Are you aware of the many advantages of 3D printing technology? Follow along as we break down the main ones here.
Additive manufacturing, aka 3D printing, is the process of producing 3-dimensional objects from a computer file, where the part is built by adding material layer-by-layer.
Today, more companies in a variety of industries are embracing the 3D printing process as it presents many significant advantages over the more traditional manufacturing methods of subtractive manufacturing and injection molding.
One of the biggest advantages of 3D printing technology is Rapid Prototyping. Rapid prototyping is the ability to design, manufacture, and test a customized part in as little time as possible. Also, if needed, the design can be modified without adversely affecting the speed of the manufacturing process.
For small production runs and prototyping, 3D printing is the best option as far as speed is concerned.
For small production runs and applications, 3D printing is the most cost-effective manufacturing process. Traditional prototyping methods like CNC machining and injection molding require a large number of expensive machines plus they have much higher labor costs as they require experienced machine operators and technicians to run them.
This contrasts with 3D printing process, where only 1 or 2 machines and fewer operators are needed (depending on the system) to manufacture a part. There is far less waste material because the part is built from the ground up, not carved out of a solid block as it is in subtractive manufacturing and usually does not require additional tooling.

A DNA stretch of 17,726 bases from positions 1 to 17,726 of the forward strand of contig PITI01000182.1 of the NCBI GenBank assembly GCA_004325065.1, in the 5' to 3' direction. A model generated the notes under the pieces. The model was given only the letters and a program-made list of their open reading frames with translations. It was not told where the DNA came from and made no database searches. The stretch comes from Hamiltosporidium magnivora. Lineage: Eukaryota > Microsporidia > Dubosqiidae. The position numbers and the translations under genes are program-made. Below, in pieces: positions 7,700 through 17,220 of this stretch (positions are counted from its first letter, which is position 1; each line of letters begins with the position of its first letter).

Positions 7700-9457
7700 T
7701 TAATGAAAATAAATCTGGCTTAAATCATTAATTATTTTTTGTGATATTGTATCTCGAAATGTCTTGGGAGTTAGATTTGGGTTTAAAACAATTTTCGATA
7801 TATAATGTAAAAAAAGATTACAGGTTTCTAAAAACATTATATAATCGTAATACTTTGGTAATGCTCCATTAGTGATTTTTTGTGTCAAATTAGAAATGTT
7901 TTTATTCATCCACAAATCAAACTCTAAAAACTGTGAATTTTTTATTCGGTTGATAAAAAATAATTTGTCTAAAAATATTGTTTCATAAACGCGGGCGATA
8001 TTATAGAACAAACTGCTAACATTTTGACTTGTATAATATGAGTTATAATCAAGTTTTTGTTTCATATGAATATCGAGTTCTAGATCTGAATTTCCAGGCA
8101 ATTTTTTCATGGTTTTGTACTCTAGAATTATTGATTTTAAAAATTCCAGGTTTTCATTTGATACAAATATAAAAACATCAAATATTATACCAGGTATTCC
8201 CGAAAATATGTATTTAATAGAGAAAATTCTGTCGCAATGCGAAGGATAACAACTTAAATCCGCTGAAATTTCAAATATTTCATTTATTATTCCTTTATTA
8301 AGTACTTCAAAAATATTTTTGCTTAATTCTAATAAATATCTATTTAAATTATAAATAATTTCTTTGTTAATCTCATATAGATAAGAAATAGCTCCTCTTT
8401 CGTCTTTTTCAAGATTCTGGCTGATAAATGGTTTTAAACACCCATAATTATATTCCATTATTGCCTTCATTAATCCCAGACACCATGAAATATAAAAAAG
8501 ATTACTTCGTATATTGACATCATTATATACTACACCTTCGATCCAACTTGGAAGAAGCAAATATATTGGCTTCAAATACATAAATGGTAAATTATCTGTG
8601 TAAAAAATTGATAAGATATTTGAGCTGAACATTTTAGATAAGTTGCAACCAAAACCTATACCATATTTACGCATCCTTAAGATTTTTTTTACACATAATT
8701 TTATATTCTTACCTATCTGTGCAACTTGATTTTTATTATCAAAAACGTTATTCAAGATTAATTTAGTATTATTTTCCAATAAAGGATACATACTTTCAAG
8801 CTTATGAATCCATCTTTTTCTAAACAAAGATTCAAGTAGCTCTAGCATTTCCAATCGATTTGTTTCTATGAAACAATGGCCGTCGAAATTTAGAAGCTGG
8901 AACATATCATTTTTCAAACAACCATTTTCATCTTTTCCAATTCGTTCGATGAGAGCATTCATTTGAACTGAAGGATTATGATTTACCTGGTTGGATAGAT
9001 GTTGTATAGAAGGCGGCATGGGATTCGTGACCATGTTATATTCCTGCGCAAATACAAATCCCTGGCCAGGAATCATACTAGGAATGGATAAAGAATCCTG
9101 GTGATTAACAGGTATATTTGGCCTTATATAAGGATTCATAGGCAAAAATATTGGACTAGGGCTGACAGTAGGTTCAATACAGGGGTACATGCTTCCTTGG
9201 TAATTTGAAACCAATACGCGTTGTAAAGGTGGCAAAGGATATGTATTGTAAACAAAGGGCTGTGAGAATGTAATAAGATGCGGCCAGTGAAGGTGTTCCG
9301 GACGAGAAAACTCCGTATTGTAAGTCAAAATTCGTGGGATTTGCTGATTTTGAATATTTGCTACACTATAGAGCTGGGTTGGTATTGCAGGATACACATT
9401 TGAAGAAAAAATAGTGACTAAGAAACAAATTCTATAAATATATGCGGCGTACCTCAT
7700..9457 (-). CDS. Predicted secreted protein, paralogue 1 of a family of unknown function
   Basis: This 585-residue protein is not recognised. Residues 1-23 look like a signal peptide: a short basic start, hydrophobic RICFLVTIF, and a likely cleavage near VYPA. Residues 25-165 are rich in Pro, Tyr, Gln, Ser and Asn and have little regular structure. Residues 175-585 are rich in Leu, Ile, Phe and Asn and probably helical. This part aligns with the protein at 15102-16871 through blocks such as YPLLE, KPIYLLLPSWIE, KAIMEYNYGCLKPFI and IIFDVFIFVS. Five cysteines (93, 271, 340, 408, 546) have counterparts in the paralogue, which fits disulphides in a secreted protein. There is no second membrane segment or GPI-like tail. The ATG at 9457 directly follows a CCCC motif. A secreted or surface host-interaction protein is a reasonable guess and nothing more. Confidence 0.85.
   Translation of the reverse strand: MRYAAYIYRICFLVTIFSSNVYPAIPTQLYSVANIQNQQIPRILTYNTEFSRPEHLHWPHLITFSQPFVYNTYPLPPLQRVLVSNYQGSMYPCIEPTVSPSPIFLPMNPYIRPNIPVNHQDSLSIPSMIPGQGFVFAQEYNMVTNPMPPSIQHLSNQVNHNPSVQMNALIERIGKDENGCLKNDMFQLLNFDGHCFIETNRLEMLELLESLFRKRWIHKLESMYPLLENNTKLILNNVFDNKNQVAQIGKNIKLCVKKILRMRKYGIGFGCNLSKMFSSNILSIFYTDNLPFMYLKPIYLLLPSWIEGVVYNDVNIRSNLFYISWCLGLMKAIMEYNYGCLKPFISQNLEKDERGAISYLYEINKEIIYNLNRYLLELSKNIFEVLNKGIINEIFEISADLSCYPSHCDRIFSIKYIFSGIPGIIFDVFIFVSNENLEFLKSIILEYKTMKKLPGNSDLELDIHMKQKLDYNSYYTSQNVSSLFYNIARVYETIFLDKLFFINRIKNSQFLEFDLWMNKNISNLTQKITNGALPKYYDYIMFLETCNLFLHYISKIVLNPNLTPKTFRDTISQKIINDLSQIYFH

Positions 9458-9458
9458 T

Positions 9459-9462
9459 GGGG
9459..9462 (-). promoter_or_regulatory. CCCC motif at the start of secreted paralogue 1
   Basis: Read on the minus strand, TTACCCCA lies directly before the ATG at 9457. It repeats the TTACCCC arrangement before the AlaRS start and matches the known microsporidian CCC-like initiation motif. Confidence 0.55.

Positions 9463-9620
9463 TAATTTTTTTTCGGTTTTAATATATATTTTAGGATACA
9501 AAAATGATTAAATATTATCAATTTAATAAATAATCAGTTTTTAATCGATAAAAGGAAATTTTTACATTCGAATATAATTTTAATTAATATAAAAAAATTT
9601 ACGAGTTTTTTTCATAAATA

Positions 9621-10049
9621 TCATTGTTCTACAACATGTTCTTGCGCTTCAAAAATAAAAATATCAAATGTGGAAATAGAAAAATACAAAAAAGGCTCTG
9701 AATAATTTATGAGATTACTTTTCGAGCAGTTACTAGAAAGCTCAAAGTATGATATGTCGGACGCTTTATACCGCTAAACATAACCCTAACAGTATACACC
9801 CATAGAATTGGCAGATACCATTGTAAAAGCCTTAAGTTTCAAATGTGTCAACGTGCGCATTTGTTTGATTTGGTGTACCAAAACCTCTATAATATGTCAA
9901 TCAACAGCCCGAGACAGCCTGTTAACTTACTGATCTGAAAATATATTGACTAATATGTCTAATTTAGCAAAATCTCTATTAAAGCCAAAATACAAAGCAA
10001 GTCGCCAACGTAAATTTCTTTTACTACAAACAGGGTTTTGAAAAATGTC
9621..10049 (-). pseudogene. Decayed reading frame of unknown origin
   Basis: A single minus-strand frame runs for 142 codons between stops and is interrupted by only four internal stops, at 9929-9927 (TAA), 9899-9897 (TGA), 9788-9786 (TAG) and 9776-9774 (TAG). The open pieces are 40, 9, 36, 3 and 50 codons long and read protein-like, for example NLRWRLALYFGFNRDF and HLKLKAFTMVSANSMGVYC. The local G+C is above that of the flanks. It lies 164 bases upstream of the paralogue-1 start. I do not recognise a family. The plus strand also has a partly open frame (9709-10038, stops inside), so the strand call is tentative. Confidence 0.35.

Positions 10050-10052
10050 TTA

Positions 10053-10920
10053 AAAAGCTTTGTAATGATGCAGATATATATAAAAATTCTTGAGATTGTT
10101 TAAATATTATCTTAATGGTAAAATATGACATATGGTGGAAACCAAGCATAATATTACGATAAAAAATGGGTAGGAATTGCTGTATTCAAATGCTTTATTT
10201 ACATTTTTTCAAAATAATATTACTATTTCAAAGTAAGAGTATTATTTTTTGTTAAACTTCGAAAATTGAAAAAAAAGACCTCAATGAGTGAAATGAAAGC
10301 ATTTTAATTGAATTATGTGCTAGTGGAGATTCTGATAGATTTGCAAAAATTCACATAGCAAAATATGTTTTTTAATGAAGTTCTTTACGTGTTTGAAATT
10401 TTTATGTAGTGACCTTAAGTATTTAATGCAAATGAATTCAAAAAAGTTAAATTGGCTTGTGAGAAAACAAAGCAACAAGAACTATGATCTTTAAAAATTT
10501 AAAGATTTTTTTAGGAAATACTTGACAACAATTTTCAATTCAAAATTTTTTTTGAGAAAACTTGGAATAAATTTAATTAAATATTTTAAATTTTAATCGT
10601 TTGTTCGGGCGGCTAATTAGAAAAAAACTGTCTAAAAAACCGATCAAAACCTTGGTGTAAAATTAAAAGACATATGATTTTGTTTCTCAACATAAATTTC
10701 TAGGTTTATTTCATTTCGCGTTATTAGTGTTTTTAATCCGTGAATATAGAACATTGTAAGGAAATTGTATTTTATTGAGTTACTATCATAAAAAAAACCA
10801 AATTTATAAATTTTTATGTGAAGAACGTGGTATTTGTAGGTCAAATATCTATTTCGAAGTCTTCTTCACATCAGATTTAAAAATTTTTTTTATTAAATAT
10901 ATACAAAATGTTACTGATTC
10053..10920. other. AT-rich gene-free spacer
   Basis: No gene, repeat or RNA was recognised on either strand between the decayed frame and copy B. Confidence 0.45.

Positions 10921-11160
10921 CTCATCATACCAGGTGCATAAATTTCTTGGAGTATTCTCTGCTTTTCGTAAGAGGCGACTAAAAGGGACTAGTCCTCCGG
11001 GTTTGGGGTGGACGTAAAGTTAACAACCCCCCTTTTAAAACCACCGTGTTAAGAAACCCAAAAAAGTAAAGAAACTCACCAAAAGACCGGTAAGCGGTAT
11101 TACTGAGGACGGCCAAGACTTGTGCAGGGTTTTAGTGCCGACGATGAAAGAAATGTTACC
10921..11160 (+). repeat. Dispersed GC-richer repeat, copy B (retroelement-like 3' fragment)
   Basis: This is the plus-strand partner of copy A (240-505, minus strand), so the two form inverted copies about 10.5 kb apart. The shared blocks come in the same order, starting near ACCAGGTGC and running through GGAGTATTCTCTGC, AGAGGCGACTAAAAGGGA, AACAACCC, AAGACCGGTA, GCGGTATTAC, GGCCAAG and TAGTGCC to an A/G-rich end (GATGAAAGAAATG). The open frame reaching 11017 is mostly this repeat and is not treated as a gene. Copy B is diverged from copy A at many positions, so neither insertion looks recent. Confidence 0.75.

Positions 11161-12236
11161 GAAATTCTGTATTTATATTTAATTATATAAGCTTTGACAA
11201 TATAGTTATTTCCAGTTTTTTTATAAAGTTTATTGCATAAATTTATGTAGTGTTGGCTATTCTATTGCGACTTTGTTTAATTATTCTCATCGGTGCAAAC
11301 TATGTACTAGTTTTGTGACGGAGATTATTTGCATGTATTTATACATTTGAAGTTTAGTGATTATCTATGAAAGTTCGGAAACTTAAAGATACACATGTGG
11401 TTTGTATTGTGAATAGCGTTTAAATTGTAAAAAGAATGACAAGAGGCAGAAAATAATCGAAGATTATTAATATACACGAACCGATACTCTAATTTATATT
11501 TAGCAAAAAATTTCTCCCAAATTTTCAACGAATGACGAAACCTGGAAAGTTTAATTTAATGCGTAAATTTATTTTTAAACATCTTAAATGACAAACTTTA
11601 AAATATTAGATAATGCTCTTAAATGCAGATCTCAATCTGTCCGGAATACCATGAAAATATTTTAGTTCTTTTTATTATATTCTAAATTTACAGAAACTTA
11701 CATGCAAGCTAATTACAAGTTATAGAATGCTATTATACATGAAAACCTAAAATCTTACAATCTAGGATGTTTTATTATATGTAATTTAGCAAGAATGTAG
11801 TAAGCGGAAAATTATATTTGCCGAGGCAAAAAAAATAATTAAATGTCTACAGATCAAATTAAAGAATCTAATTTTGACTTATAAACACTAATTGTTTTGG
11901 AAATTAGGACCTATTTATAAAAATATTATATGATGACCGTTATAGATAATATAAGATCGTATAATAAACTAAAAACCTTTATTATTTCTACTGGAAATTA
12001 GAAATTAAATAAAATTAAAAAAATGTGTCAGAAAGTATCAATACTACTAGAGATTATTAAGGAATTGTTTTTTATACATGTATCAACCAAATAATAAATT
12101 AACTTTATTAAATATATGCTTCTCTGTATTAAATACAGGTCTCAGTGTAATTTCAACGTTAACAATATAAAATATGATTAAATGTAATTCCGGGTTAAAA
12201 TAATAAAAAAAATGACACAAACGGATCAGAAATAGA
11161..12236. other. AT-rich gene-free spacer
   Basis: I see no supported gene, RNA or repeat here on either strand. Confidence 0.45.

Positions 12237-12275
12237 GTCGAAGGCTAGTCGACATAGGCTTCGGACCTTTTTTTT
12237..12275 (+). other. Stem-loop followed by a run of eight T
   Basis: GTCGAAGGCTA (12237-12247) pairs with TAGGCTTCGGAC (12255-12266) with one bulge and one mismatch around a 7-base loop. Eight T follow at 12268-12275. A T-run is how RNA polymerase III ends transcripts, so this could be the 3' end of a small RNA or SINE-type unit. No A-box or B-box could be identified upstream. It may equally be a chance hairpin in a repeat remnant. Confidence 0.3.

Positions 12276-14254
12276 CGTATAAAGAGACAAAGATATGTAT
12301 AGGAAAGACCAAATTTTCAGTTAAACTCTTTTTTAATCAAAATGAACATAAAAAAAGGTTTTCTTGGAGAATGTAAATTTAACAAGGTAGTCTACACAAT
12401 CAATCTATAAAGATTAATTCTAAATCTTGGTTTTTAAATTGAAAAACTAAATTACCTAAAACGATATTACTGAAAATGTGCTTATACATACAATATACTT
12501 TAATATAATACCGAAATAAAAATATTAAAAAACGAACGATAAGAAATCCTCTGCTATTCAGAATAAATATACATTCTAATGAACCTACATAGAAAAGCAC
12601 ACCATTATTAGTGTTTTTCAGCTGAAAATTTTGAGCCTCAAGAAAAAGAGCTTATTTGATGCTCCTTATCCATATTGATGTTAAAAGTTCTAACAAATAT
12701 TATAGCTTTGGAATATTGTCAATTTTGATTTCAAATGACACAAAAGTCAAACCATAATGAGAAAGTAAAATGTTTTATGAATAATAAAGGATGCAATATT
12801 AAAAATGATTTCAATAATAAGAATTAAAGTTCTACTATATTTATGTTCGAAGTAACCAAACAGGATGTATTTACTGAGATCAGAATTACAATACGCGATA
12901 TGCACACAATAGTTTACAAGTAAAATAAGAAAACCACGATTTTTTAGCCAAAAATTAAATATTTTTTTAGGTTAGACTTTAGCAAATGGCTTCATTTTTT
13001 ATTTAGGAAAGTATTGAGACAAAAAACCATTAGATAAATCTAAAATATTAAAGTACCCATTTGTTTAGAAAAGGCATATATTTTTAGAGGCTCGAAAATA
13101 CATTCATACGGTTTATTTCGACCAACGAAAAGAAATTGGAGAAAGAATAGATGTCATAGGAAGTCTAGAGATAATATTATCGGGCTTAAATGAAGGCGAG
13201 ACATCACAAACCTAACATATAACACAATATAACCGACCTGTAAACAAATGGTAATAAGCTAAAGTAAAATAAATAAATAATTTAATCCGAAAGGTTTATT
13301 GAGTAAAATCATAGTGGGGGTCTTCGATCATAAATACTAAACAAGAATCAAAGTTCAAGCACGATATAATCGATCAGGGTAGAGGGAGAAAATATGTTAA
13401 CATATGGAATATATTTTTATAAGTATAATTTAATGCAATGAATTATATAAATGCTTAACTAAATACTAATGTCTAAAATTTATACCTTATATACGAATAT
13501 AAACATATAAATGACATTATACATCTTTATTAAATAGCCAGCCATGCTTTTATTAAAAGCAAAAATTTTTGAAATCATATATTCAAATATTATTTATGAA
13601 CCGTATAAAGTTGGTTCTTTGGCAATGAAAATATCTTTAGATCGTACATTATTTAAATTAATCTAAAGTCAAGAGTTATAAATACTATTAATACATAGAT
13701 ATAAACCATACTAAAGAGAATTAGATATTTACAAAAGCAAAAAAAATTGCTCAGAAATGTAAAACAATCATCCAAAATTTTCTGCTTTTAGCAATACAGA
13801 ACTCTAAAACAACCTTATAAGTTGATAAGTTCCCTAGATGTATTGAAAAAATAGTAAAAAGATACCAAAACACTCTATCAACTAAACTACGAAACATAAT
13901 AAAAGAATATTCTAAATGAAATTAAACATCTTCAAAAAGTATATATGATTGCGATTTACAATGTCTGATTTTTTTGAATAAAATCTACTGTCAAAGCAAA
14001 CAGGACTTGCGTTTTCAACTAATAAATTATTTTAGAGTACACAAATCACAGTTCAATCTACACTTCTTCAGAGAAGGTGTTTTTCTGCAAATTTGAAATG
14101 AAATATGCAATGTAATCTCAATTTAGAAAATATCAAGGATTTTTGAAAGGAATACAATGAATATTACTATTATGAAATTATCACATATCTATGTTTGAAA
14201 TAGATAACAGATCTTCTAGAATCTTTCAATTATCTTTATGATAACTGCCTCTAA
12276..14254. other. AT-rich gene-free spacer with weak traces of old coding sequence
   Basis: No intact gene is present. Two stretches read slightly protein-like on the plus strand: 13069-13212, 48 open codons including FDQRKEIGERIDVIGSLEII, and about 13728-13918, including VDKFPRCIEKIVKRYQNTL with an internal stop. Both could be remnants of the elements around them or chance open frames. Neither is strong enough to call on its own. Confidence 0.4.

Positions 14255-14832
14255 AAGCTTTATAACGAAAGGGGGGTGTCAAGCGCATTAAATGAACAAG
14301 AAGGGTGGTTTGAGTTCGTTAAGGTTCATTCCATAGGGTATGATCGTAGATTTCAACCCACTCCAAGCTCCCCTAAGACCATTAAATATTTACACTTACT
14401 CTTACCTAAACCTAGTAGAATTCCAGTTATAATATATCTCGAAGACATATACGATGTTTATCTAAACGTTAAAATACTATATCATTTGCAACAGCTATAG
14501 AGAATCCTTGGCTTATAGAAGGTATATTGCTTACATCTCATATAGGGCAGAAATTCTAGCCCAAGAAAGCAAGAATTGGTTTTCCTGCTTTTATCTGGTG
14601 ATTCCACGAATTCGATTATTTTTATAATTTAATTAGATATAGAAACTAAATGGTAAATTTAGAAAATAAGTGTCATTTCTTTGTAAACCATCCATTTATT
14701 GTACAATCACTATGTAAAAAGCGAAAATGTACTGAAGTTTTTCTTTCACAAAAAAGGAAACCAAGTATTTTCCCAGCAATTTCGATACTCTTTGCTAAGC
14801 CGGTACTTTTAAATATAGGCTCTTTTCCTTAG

Another big advantage of 3D printing is that any given printer can create almost anything that fits within its build volume.
In 3D printing, the design is fed into slicer software, needed supports added, and then printed with little or no change at all in the physical machinery or equipment.
3D printing allows the creation and manufacture of geometries impossible for traditional methods to produce, either as a single part, or at all. Such geometries include hollow cavities within solid parts and parts within parts.
3D printing, in contrast to traditional methods, allows the inclusion of multiple materials into a single object, enabling an array of colors, textures, and mechanical properties to be mixed and matched.
3D printing allows any user, even those with limited CAD experience, to edit designs however they like, creating unique, customized new parts. This also means any given design can be manufactured in a wide range of different materials.
3D printing creates a lot less waste material for a single part plus materials used in 3D printing generally are recyclable.
Find out more advantages of 3D printing on the MakerBot blog.
Image source: MakerBot